(painting by Charles Foulkard)
Can you imagine a Cinderella who has long talks with the prince about whether to invite her step-mother to the wedding? Can you even name Snow White’s prince? Of course not because those men are not princes, they aren’t even men, they are place-markers. You never see life AFTER the wedding because the ‘wedding’ is a metaphor for a smart, strong woman solving her problem. Like so much in life, Darling, it’s all metaphors!
Aurora’s “kiss” in Sleeping Beauty is not a kiss – it’s AA which helps you wake up from the haze of alcoholism.
“Wolf” in Little Red Riding Hood is not a wolf – it’s your sexist boss, your conniving coworker, that teacher who never believed in you, your too aggressive coach, that relative who makes fun of you.
The “dwarves” in Snow White are all the people who help you who (at first) you do not recognize as strong, smart, brave and loyal.
And what looks like a weakness is a strength that you must acknowledge and cherish. Monica Hesse, so wise, writes in response to the movie Snow White and the Huntsman:
Because Snow White’s defining characteristics are her kindness and compassion to animals (just as Cinderella’s was her work ethic, and Red Riding Hood’s was her sense of familial duty), then why not have her use those strengths to defeat the queen? Why not have her rally a flock of birds to dive-bomb the magic mirror room? There are ways to update fairy tales that don’t lose the integrity of the original character. But when Kristen Stewart spends the first half of “Snow White” charming woodland creatures and then spends the second half slipping into chain mail for a hero’s run, that’s not creating a more three-dimensional Snow White. That’s replacing Snow White mid-movie with Katniss Everdeen.
Pay attention, Darling.
The “Princess and the Pea” teaches you to take care of your own comfort. She’s not overly picky; she believes that her comfort is important so take heed and THROW OUT with that sofa you hate sitting on or those fashionable shoes which hurt your feet. (And beware over-involved mothers-in-law!)
Belle explains about how people dive into books to escape overly self-involved family members but that this is not an effective strategy because overly self-involved family members will figure out ways (by “accident”) to make YOU pay for their sins. And trust people who have nice libraries.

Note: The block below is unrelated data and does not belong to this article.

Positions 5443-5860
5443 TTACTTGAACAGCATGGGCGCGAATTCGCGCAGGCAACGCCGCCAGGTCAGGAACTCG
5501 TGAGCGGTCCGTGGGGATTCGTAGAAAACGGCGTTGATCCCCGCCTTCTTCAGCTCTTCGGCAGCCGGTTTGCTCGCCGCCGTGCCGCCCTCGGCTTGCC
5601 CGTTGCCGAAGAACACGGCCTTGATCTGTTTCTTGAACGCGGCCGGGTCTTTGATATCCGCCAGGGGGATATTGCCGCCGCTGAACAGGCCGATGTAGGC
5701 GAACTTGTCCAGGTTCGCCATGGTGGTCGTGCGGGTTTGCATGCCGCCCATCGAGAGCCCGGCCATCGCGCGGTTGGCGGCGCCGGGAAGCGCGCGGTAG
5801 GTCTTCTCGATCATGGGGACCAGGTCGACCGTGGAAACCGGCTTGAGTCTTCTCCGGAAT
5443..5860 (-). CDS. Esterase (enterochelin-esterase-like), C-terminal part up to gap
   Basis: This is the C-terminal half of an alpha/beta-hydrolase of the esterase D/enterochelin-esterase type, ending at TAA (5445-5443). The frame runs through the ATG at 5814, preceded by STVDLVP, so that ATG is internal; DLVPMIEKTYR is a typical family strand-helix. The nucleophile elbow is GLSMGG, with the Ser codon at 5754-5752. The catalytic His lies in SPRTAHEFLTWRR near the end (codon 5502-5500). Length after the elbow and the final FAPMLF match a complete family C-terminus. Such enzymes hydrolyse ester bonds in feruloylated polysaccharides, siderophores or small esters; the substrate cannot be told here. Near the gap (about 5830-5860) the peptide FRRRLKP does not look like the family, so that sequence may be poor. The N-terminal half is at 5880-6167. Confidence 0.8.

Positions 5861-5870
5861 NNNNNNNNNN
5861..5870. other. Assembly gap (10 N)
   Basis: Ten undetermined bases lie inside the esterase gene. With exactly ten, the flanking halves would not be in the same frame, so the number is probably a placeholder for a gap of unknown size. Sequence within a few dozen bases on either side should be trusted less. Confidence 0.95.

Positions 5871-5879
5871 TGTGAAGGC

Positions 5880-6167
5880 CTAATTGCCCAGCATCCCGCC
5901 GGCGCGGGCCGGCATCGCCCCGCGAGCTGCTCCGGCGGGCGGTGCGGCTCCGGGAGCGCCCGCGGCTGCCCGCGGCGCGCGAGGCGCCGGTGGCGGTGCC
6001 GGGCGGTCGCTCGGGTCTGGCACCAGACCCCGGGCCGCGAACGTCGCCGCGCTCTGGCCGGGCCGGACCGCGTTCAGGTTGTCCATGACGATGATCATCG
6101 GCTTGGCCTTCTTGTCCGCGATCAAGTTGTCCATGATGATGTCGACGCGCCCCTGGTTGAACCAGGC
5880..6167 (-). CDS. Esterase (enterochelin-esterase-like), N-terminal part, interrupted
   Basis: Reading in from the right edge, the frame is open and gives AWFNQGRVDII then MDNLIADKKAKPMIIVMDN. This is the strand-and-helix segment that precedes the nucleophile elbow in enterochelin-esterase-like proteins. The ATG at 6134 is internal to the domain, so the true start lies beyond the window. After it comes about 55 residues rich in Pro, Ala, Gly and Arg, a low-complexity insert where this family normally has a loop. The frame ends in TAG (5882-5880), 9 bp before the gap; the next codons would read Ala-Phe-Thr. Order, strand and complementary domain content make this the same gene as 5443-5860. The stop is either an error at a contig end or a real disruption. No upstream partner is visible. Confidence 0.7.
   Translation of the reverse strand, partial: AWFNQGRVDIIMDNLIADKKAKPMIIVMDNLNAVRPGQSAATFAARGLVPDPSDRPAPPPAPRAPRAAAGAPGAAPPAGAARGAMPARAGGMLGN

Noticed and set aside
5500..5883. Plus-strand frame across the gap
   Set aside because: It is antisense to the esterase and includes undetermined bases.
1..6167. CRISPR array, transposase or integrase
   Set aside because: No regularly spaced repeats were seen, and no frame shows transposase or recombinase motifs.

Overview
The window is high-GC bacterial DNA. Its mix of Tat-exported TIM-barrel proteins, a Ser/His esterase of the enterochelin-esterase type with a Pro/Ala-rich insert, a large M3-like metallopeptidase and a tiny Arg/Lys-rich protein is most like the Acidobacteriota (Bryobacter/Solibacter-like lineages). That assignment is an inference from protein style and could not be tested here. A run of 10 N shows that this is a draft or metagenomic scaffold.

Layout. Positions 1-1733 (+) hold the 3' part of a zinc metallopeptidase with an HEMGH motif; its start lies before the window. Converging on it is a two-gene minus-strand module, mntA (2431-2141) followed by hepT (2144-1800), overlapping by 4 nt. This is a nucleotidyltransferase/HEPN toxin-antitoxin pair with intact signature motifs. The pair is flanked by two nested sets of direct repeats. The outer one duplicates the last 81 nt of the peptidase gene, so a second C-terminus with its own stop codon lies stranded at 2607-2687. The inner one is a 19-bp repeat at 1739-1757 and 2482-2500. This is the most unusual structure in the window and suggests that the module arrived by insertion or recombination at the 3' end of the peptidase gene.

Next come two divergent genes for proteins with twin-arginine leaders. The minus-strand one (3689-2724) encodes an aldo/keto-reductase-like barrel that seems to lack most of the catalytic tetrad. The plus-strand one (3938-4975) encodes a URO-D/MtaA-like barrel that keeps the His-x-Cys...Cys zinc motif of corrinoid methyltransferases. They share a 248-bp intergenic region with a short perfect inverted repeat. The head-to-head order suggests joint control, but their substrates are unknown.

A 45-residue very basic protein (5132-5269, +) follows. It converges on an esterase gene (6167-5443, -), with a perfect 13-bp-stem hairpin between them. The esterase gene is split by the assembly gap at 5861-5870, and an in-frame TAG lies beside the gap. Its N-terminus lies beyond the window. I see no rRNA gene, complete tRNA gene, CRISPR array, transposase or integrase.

Rapunzel gives you the lesson that having a special talent can trap you, box you in and make you prey to other people’s wishes. Also, don’t spend too much time on your beauty routine.
Jasmine shows you that you need to wait for a romantic partner who transports you (magic carpet, van conversion, Vespa, old Land Rover…). And befriend wild animals.
Ariel explicates how getting what you want requires sacrifice, especially leaving your family behind. Her prince is the equivalent of studying overseas.
Tiana illuminates the moral that you should never trust men to take care of everything and if you try to rescue someone, you can end up in trouble.
Odette has a similar lesson – men will profess undying love and then run off with someone who looks vaguely like you.
More recent princesses are more clear about their power even while in love: Fiona in Shrek and Buttercup pushing the Dread Pirate Roberts down the hill. Some have dispensed with the prince metaphor entirely (Moana, Elsa, Merida and Mulan) or the prince is (finally!) a negative character as with Anna in Frozen.
Of course you need a side-kick (alien, chameleon, candlestick, crab, firefly, raccoon, rooster, seagull or tiger) but there is no need for a prince.
So go forth and conquer.
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